However, any biography about Naaman would inevitably conclude with one sad note: ‘but Naaman had leprosy.’ Leprosy – that hideous, debilitating, skin disease inspired fear and was viewed by many as a punishment from God. He could never fully enjoy his long list of accomplishments so long as that ‘but’ remained a part of his biography.

Through the testimony of an Israelite slave girl Naaman heard about a prophet in Israel who was purported to have the power to heal his affliction. With the permission of his king and laden with extravagant gifts for the prophet Elisha, Naaman and his retinue made the trip to Israel.

When he finally reached the prophet’s house he was filled with hope and expectation. Both were quickly dashed when the meeting didn’t go the way he expected.

In the sight of his entourage Naaman masked his nervousness as he walked up to the prophet’s door and knocked. A servant answered and announced Naaman’s arrival. Naaman wondered what this miracle working prophet looked like and was visibly upset when Elisha had the audacity to send the servant back to deliver a brief message to the decorated general: ‘go, bathe yourself seven times in the Jordan and you will be healed.’ With that the servant went back into the house and closed the door.

Was that it? His hopes of healing depended on his bathing seven times in the Jordan? Naaman shook with rage: ‘I thought that he would surely come out to me and stand and call on the name of the Lord His God, wave his hand over the spot and cure me of my leprosy. Are not Arbana and Pharpar, the rivers of Damascus, better than any of the waters of Israel? Couldn’t I wash in them and be cleansed?’ Naaman had traveled so far filled with hope and was within seven baths of a new life sans leprosy: would he simply walk away from it?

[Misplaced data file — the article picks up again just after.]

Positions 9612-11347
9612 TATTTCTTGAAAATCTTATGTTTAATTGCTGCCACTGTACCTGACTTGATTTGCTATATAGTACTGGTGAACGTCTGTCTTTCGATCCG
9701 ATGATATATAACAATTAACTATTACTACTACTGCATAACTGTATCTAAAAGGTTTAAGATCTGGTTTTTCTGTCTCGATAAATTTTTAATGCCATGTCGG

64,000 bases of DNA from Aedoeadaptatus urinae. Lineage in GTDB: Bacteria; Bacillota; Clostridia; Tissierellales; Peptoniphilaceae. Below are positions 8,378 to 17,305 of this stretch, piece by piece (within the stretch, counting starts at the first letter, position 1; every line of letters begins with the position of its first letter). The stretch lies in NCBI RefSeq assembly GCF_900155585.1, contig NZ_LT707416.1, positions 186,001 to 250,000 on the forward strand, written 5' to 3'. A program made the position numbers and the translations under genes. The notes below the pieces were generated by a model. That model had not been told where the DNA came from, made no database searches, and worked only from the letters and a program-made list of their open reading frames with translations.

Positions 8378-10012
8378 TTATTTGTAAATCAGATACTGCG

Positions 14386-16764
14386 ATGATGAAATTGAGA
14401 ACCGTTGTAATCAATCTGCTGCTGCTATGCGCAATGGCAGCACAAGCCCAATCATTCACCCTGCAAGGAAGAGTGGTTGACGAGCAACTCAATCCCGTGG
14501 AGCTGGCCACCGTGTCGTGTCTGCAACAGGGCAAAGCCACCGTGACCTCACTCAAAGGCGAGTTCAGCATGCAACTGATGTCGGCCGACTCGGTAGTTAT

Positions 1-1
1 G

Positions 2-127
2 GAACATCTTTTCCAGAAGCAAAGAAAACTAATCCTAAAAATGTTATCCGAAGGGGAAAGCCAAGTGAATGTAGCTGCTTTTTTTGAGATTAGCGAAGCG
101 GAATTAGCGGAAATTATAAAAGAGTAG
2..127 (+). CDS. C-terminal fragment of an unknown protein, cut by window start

Naaman faced two difficulties that threatened to abort his healing: his expectations and his faulty reasoning. ‘I thought that he would surely come out to me” God had a different plan for Naaman, one that involved lessons the general needed to learn that were of equal or even greater importance than his desire for healing. He who was accustomed to giving orders needed to learn to take them from the one true God! Notice also how his faulty reasoning almost sabotaged his healing: ‘Are not Arabana and Pharpar, the rivers of Damascus, better than any of the waters of Israel?’ If all he had to do was take a bath, why couldn’t he have stayed at home?